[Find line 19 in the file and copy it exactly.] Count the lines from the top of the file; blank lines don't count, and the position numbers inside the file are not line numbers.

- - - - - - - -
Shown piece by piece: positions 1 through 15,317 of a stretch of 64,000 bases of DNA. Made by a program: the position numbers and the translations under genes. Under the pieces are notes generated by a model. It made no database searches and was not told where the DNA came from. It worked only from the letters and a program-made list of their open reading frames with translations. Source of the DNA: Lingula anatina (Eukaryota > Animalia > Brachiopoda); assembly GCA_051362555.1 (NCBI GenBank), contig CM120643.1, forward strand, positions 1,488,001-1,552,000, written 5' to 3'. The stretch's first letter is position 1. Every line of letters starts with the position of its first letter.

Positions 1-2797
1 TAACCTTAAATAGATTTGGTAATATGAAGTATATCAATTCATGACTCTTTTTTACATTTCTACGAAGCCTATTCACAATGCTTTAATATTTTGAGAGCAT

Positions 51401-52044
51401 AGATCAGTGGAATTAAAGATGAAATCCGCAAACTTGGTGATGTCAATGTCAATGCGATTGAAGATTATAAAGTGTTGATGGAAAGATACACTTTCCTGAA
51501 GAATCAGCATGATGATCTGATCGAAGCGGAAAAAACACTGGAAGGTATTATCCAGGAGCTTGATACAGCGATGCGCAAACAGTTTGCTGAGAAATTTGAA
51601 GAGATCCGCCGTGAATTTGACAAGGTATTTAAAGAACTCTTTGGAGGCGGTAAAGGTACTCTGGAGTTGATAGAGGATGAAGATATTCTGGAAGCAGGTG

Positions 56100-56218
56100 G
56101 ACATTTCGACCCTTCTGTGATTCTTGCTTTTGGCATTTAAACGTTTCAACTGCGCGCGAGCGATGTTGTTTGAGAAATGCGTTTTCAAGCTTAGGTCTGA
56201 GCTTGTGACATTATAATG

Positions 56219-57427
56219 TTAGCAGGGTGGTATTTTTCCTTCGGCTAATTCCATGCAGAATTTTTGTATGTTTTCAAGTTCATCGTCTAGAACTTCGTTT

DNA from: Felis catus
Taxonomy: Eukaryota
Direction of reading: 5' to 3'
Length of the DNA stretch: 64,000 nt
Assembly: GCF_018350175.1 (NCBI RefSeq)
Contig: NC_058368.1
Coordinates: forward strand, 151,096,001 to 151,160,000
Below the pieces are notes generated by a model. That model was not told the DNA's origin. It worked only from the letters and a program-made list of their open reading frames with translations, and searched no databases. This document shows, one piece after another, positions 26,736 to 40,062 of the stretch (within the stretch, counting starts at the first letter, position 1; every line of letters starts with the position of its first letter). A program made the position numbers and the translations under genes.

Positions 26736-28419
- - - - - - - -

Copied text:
Contig: NC_058368.1